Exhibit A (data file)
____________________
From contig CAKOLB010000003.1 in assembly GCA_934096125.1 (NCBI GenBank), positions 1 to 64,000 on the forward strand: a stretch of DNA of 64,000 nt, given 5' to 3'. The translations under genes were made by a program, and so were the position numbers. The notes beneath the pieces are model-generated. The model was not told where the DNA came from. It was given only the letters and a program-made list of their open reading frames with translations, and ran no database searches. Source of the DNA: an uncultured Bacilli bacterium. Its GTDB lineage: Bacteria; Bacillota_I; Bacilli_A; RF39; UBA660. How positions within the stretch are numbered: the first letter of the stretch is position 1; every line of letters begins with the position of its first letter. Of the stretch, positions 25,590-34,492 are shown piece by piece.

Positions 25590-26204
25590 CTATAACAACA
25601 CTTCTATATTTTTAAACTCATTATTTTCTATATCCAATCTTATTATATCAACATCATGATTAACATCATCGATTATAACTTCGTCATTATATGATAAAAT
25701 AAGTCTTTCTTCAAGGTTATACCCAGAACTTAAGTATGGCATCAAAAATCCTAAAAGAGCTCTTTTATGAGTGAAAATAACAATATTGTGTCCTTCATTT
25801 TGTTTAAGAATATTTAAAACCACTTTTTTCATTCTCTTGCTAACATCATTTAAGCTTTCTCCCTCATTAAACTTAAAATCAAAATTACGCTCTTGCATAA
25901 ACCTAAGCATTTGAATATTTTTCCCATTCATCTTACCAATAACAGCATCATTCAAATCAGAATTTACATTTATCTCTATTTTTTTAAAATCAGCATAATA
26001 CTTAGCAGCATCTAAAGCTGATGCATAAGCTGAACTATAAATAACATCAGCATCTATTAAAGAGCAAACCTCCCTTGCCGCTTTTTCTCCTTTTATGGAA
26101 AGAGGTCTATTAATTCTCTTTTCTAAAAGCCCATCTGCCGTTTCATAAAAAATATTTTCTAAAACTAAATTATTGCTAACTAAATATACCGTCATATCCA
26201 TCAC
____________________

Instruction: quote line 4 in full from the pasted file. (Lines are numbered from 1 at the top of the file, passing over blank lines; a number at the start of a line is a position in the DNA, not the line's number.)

25601 CTTCTATATTTTTAAACTCATTATTTTCTATATCCAATCTTATTATATCAACATCATGATTAACATCATCGATTATAACTTCGTCATTATATGATAAAAT